On average, 20 percent of all couples trying to get pregnant will not conceive in the first year of trying, Kidspot reported. In fact, only 25 percent of couples trying to start a family actually conceive in the first month. If you’re trying to have a baby and want to improve these odds, we have some advice: avoid stress.

A new study has revealed that women's high stress actually reduces their probability of conception. Kira Taylor, Ph.D., and her colleagues found that women who reported feeling more stressed during their ovulatory window were approximately 40 percent less likely to conceive. Additionally, women who generally reported feeling more stressed than other women were about 45 percent less likely to conceive.

"These findings add more evidence to a very limited body of research investigating whether perceived stress can affect fertility," Taylor said. "The results imply that women who wish to conceive may increase their chances by taking active steps towards stress reduction such as exercising, enrolling in a stress management program or talking to a health professional."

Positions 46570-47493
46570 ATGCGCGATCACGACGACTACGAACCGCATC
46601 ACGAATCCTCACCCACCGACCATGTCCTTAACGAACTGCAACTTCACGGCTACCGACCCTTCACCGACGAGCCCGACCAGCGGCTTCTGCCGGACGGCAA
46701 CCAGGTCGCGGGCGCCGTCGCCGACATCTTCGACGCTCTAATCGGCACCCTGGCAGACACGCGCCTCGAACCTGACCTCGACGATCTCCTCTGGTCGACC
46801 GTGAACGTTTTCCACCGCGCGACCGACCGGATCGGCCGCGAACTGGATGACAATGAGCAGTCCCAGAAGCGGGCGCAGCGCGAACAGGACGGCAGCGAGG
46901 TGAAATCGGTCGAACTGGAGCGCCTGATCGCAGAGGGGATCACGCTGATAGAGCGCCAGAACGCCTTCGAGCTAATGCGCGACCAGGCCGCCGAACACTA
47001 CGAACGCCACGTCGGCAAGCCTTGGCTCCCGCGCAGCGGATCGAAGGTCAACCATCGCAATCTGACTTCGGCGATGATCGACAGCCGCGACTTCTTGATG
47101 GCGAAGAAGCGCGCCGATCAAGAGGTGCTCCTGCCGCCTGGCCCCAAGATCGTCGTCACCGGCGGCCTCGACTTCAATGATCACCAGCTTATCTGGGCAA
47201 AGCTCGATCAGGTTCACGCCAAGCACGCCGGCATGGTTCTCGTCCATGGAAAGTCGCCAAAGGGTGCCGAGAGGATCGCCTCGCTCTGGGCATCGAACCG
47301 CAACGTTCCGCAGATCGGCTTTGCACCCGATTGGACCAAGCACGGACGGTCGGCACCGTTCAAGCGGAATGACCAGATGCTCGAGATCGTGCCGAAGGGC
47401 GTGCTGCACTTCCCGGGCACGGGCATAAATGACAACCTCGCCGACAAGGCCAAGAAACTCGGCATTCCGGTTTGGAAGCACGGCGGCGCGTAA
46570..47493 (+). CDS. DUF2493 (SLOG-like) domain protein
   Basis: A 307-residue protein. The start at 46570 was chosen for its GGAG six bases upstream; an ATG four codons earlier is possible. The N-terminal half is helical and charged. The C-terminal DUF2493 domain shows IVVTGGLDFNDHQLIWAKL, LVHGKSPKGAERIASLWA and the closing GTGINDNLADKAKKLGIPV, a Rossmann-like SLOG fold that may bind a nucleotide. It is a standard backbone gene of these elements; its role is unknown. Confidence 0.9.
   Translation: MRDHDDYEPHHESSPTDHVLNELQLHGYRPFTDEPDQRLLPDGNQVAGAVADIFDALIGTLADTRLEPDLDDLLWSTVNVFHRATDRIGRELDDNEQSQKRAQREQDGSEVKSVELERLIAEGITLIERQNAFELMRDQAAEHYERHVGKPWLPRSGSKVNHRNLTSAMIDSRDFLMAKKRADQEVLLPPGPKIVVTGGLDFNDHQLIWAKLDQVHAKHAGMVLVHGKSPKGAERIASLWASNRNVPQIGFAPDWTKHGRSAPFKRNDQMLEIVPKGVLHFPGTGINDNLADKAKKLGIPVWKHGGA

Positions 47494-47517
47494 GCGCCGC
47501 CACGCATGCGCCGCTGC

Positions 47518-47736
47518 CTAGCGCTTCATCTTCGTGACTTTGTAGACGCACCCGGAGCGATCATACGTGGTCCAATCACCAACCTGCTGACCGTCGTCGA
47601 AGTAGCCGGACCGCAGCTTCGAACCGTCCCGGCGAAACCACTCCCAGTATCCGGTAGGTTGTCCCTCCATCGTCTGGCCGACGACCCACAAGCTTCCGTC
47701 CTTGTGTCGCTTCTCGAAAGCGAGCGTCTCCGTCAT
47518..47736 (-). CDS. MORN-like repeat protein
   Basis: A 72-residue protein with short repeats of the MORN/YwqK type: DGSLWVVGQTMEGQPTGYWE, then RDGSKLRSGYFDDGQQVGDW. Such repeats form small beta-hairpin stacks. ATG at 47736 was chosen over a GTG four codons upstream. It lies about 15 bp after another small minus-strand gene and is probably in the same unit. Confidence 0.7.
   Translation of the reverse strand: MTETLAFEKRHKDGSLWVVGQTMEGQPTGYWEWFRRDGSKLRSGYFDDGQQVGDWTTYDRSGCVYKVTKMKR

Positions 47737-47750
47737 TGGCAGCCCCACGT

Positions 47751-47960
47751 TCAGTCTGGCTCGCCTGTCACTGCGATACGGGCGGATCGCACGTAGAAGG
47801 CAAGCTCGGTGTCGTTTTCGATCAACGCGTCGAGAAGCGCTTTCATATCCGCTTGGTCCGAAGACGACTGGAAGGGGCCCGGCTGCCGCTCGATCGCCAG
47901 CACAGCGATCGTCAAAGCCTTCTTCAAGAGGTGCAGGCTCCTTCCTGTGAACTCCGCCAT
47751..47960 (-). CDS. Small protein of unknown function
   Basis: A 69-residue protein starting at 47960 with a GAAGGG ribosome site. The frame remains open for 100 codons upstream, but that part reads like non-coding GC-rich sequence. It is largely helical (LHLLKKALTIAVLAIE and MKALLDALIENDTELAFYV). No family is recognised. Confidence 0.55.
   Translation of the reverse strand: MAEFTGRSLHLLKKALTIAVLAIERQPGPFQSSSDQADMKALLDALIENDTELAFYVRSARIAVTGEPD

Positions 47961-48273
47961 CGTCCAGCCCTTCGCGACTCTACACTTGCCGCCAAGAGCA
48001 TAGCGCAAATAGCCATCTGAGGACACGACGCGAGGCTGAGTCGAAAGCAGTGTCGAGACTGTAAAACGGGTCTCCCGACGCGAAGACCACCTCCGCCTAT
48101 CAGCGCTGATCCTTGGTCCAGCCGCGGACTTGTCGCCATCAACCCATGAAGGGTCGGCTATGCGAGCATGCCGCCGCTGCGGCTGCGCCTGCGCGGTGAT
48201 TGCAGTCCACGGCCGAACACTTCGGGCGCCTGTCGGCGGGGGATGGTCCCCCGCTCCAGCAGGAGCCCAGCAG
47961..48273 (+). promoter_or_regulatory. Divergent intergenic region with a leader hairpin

So, how did researchers get to this conclusion? They examined 400 women — all 40-years-old and younger — who were sexually active. Taylor and her team then recorded their daily stress levels measured on a scale from low to high. They took notes on the subjects’ menstruation, intercourse, contraception, alcohol, caffeine and smoking habits.

The study also found that women who did conceive experienced an increase in stress at the end of the month in which they became pregnant.

"Some individuals are skeptical that emotional and psychological attributes may be instrumental in affecting fertility," Taylor said. "I hope the results of this study serve a wake-up call for both physicians and the general public that psychological health and well-being is just as important as other more commonly accepted risk factors such as smoking, drinking alcohol, or obesity when trying to conceive."

Source: Taylor K. Scientists Find Stress Negatively Affects Chances Of Conception. Annals of Epidemiology. 2016.

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